Originally published on Sweetspot.ca
I just spent a week in the land of the mouse. A few days at Walt Disney World book-ended a fantastical trip on the inaugural sail of the Disney Dream cruise ship. Needless to say, there were princesses abound. Not just any princesses. No, these were the top of the line Disney Princesses.
And, of course, I was there with my three-year-old, who happens to be a little princess-mad these days. (Remember when I thought she was a tomboy? Yeah, that didn't last.)
"Are you going to bring a princess dress?" my friend Emma asked before we left. Was I! I was going to bring two or three. I didn't think anything of it. Nor did I cringe in the slightest when we stopped to have a photograph with any princess we came across (and I'm pretty sure we snapped them all).
In the back of my mind, I was vaguely aware that my feminist side was not happy with this behaviour, but I ignored it. Then I came home and read a NYT book review for Peggy Orenstein's Cinderella Ate My Daughter. I then started Googling madly, and discovered this excerpt from the actual book (I really must read it now). In the book, Orenstein explores modern girly-girl culture after parenting a daughter herself and finding that even she, in hippie Berkeley, California, could not escape the culture of the princess. So what's the harm?
Orenstein seems to suggest that the princess phase is our daughters' first foray into commercial culture, at a time when their gender identities are being established (about three years old). We seem to find it an innocent concept, but Orenstein argues that the buying into princess culture is like the gateway drug to
I can only speak from personal experience. I was a die-hard princess-lover as a child. If you asked my six-year-old self what I wanted to be when I grew up, I would have answered matter-of-factly, "A princess." It seemed an attainable station in life and snagging a prince definitely seemed like work.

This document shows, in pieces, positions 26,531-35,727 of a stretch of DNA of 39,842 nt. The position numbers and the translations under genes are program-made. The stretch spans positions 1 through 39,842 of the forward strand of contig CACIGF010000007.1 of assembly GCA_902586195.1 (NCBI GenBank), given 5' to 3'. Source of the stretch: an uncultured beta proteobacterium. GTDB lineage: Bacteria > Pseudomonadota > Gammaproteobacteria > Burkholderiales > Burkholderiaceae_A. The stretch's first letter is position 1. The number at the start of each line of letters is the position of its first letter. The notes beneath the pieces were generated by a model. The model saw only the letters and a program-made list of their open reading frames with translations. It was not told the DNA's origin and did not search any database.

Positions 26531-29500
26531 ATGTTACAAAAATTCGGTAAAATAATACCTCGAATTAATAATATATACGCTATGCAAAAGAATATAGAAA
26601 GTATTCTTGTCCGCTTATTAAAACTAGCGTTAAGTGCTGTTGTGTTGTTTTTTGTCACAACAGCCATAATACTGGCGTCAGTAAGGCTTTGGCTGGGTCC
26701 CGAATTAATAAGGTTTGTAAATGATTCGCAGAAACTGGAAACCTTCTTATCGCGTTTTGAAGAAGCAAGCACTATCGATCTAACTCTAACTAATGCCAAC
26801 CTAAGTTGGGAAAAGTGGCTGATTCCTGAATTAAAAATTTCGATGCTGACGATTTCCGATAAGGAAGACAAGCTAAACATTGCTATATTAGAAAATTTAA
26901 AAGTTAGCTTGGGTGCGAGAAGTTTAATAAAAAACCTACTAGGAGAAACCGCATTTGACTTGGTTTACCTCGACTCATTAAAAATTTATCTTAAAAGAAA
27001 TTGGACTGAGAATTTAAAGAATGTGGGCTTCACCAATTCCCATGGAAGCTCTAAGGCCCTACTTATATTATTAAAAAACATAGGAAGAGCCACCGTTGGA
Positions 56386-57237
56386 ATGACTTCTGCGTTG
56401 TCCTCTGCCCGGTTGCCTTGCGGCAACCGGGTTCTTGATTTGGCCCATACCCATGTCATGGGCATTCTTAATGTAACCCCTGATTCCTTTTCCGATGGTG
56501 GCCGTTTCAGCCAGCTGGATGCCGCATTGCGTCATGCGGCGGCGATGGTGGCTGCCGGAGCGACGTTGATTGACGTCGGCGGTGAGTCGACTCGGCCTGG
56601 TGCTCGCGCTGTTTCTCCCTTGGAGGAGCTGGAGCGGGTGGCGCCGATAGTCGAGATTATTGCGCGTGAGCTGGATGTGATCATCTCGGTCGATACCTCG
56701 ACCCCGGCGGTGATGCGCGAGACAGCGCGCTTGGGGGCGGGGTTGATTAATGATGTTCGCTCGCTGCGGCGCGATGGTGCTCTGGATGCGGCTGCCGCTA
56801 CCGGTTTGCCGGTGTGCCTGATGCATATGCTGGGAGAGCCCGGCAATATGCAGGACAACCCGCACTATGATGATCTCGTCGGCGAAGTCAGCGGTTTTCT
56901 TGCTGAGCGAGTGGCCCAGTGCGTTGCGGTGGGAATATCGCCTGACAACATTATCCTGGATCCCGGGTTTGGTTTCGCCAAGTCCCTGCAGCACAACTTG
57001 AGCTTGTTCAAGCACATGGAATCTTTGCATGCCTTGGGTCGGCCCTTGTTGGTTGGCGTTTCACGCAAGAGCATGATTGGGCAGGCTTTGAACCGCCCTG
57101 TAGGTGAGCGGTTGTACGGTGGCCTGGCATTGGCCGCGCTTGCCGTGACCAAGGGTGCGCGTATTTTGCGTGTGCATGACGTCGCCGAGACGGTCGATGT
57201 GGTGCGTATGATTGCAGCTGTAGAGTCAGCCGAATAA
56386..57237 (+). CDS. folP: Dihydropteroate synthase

I liked having that dream. I liked drawing pretty girls and castles, or dressing up my Barbies and creating apartments for them on my bookshelf. The fact is, I spent many hours immersed in imaginative play, finding creative ways to act out those stories, while veering off-script and creating new ones. I am positive those early days shaped the writer I am today.
That being said, I did grow up to have many of the issues Orenstein highlights in her book: eating disorders, issues with self-esteem, changing into revealing body-con outfits 12.5 seconds after leaving the house, doing certain things with boys because I thought it would make them like me... (hi mom!) But were my humble beginnings as a princess-wannabe to blame, or was it simply a right of passage; the sad path that we're destined to take growing up female?
After a coming-of-age that involved the many aforementioned poor choices, this princess-wannabe grew up and eventually decided that making a career out of putting words together was something to reach for. I realized that nothing magical happens without hard work; that nothing worth having comes without a struggle. I know that true beauty comes from within. And I'm certainly not waiting for any one to save me (though I did meet my prince — he just happens to be the not-rich kind).
I think, much like believing in the tooth fairy or Santa, there's a certain magic to little girls believing in princesses. What we lose in adulthood is the ability to imagine the possibility of things that are next to impossible. How much of it you let through your front door is determined by you, the parent (last I checked, four-year-olds didn't have credit cards).
Regardless of the obscene amounts of princess marketing, the crazy extremes like Toddlers and Tiaras, the over-abundance of pink... so long as we're having the conversation and keeping the red flags on our radar, I think our girls will be OK. Maybe it's a naive belief in "happily ever after — with some bumpy bits along the way," but I'm still rooting for the magic and feeding the fantasy.
What do you think? Is it harmful to let our daughters buy into princess culture?